By Gustavo Arellano
By R. Scott Moxley
By Alfonso Delgado
By Courtney Hamilton
By Joel Beers
By Peter Maguire
By Charles Lam
By Charles Lam
Photo by Jack GouldCongratulations to Congressman Christopher Cox. A self-styled champion of smaller, more efficient government and an articulate, if selective, adversary of bureaucratic bloat, the Newport Beach Republican will oversee the mother of all federal bureaucracies, the Bush administration's new Department of Homeland Security (DHS).
And who says Republicans lack a delicate sense of irony?
House Speaker J. Dennis Hastert (R-Illinois) named Cox chairman of the just-formed Select Committee on Homeland Security. That body will provide congressional oversight of the bureaucratic leviathan, the largest new federal bureaucracy since the Department of Defense was breech-birthed in 1947. DHS will consolidate 22 federal agencies—including the Immigration and Naturalization Service, Border Patrol, Secret Service and Coast Guard—into one mega-department. By way of comparison, in 1995, there were approximately 371,789 non-civilian employees spread across 14 different cabinet offices; with 170,000 employees in DHS, this one department will dwarf every other cabinet office.
Leave it to the GOP to expand the size, scope and invasiveness of government beyond anything an honest liberal Democrat might have ever thought possible—or desirable.
Cox promised colleagues he'll "make our government more effective in the fight against terrorism." That's a noble, necessary effort, but how does it conform with the Chris Cox who (according to his 2002 campaign website) "has established himself as a leading proponent of freedom and economic prosperity by championing lower taxes, free enterprise and limited government"?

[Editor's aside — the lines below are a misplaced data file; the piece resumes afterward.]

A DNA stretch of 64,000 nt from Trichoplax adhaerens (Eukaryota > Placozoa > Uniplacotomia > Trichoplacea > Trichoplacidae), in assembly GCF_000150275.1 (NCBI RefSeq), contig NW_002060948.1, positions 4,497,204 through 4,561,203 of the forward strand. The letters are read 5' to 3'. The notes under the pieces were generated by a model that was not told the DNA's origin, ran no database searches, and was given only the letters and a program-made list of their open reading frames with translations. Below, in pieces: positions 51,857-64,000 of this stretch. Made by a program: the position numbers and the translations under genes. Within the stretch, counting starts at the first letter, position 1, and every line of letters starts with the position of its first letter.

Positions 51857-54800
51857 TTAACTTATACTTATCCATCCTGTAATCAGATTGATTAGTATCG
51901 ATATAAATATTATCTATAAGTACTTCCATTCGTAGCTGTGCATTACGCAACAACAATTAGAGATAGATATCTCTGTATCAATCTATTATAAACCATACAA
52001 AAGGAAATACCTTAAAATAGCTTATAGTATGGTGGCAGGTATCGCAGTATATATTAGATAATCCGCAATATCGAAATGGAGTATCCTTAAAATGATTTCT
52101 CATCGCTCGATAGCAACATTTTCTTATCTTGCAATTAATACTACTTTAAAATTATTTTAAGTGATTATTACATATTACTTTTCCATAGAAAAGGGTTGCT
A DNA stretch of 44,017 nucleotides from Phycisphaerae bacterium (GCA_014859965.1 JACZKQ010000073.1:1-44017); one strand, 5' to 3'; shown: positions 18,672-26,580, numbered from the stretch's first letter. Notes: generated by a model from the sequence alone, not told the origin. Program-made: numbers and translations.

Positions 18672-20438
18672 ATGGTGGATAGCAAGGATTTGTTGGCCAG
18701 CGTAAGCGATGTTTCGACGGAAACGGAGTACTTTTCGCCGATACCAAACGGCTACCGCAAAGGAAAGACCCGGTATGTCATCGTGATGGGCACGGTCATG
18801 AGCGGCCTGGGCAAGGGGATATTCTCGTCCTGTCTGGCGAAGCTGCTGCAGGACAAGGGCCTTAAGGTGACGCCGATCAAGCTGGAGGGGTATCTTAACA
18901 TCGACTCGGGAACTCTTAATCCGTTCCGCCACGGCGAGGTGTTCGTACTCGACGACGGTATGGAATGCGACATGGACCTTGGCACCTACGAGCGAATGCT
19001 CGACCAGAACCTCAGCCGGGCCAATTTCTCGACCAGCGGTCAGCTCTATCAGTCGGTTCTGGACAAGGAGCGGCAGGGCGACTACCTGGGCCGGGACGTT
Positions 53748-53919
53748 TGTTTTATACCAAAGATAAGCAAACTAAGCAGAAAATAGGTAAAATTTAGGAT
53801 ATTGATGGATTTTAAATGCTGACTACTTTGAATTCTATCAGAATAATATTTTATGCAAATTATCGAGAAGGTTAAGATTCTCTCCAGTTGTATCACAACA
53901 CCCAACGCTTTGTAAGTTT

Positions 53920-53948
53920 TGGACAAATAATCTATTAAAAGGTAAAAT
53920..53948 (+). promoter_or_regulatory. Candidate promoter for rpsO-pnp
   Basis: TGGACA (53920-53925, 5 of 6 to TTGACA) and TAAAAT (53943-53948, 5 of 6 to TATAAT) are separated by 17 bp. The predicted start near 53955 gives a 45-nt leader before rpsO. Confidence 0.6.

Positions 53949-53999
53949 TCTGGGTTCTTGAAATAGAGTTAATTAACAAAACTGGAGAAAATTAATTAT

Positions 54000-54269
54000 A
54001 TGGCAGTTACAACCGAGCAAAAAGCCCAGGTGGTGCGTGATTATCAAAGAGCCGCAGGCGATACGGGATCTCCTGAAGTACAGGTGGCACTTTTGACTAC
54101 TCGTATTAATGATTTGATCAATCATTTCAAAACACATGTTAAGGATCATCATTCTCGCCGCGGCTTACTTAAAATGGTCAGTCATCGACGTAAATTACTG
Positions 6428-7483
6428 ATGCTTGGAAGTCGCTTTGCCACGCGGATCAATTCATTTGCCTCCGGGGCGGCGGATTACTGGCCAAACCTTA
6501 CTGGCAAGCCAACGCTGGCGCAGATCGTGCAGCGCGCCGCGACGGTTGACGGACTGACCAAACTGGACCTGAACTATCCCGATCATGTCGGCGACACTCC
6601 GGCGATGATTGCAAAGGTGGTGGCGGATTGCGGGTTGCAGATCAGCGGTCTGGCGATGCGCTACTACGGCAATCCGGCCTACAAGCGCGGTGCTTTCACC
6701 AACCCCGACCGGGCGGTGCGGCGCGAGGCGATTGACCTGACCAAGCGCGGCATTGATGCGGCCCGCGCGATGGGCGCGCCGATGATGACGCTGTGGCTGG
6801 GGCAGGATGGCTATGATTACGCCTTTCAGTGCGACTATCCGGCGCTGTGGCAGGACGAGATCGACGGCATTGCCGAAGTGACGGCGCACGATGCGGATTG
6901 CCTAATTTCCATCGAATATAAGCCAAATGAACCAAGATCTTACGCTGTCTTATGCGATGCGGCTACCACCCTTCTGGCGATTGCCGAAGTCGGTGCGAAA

Some view Cox's willingness to take on what will likely prove a thankless job as evidence of his maturity. Within this group is a subset who believe the congressman will bring to the committee his Reaganesque commitment to smaller government, resulting in a less invasive DHS.
Conversely, it's possible the appointment of Cox is a White House ruse designed to lend credibility to congressional oversight of DHS—given Cox's credentials—when in fact no real oversight is intended. We'll have to wait and see: Will Cox help to rein in the excess powers granted to DHS? Or will he serve as a beard for Attorney General John Ashcroft and be party to the further diminution of basic civil rights?
The day before Hastert announced his appointment of Cox as Select Committee Chairman, the Washington Times ran a story about the two individuals being mentioned for the job—Cox and Representative Rob Portman of Ohio. A Hastert aide discounted the rumors, saying, "Neither of the men are [sic] interested in the job." Assuming the accuracy of the aide, sometimes first instincts are best.